Does Canada Need a New Electoral System: Among the Political Institutions Inherited from Our British Past Is the System by Which We Elect People to Office

Inroads: A Journal of Opinion, Annual 1998 | Go to article overview

Does Canada Need a New Electoral System: Among the Political Institutions Inherited from Our British Past Is the System by Which We Elect People to Office


Among the political institutions inherited from our British past is the system by which we elect people to office. This electoral system... is still commonly referred to by a metaphor whose origins lie in the British passion for horse racing: first-past-the-post (FPTP). Yet FPTP is on the defensive even in Britain and the lands settled by the British--with the exception of Canada. Britain, as Andrew Reynolds' article reveals, has made important changes and is contemplating others. Even in the U.S., as the article by Rob Richie and Steven Hill shows, proportional (PR) systems are being discussed and, at the local level, tested. Australia, from the start, adopted a system that significantly differed from FPTP, one that finds favour from Tom Flanagan in these pages. And in 1996, New Zealand went all the way: it implemented a mixed-member proportional system (MMP), the German form of PR--through a fascinating political saga here recounted by Peter Aimer.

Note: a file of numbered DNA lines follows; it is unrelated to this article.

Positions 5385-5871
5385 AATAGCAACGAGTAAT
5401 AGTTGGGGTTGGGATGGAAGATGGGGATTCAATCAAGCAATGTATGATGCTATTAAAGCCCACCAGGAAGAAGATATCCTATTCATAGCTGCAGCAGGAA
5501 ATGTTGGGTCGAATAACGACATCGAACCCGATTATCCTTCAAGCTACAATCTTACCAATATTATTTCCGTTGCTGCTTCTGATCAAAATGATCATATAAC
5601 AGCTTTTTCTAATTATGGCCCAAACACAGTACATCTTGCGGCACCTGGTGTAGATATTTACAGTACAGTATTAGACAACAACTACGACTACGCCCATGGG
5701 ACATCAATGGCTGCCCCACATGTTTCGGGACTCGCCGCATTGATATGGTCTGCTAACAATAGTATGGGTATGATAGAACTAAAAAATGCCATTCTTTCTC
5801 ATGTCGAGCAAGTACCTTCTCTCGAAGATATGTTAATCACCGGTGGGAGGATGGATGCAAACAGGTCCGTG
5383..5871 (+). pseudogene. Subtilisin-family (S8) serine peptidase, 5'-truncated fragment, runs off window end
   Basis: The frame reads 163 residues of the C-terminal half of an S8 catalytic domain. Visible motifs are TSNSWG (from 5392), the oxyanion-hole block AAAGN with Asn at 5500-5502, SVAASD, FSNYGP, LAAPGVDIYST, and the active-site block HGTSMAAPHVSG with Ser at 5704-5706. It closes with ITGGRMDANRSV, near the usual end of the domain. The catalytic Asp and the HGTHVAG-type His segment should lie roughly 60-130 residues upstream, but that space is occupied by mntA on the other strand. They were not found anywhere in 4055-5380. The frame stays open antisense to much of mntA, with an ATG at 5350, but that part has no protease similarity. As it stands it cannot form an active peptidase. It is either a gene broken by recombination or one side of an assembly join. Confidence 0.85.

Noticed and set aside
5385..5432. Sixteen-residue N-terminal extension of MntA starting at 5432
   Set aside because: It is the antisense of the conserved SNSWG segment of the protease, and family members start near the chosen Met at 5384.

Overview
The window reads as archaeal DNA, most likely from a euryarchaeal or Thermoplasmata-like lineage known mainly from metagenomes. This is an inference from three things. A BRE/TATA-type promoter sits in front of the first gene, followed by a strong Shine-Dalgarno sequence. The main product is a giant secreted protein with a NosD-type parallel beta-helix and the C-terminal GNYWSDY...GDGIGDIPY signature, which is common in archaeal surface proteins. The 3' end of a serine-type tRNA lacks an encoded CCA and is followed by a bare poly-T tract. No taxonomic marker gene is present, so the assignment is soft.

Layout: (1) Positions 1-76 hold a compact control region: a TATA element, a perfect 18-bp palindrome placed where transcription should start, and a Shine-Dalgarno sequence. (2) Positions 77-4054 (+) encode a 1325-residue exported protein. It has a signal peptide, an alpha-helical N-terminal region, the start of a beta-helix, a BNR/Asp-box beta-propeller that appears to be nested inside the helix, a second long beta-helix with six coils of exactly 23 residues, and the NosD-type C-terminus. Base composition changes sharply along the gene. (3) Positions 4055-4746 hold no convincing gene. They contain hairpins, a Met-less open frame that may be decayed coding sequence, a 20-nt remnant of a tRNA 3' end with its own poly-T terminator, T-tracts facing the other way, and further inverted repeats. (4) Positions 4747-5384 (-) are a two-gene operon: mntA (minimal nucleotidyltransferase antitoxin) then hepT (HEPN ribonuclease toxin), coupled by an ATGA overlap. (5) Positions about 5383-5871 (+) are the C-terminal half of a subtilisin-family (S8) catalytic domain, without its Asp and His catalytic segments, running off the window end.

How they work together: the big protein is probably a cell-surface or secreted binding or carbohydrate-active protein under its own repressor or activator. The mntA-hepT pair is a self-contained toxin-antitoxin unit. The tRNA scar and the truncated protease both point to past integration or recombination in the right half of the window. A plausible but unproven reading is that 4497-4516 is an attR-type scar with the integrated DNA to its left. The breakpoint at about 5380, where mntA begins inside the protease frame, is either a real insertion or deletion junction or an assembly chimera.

If New Zealand, the most British of Britain's ex-colonies, could turn its back on FPTP, we should not be surprised that it has found no favour in the new South Africa or among the democracies that emerged in the wake of the demise of Communism. And while there may turn out to be good reasons for keeping PR out of Canada, there can be none for keeping out of a discussion taking place in the countries with which we have the closest affinity.

We have thus made electoral reform the main theme of this issue of Inroads. For a journal that is concerned with opinion and policy to focus on institutions is perhaps risky; there are technical aspects of electoral system reform that cannot be readily expressed in everyday language. …

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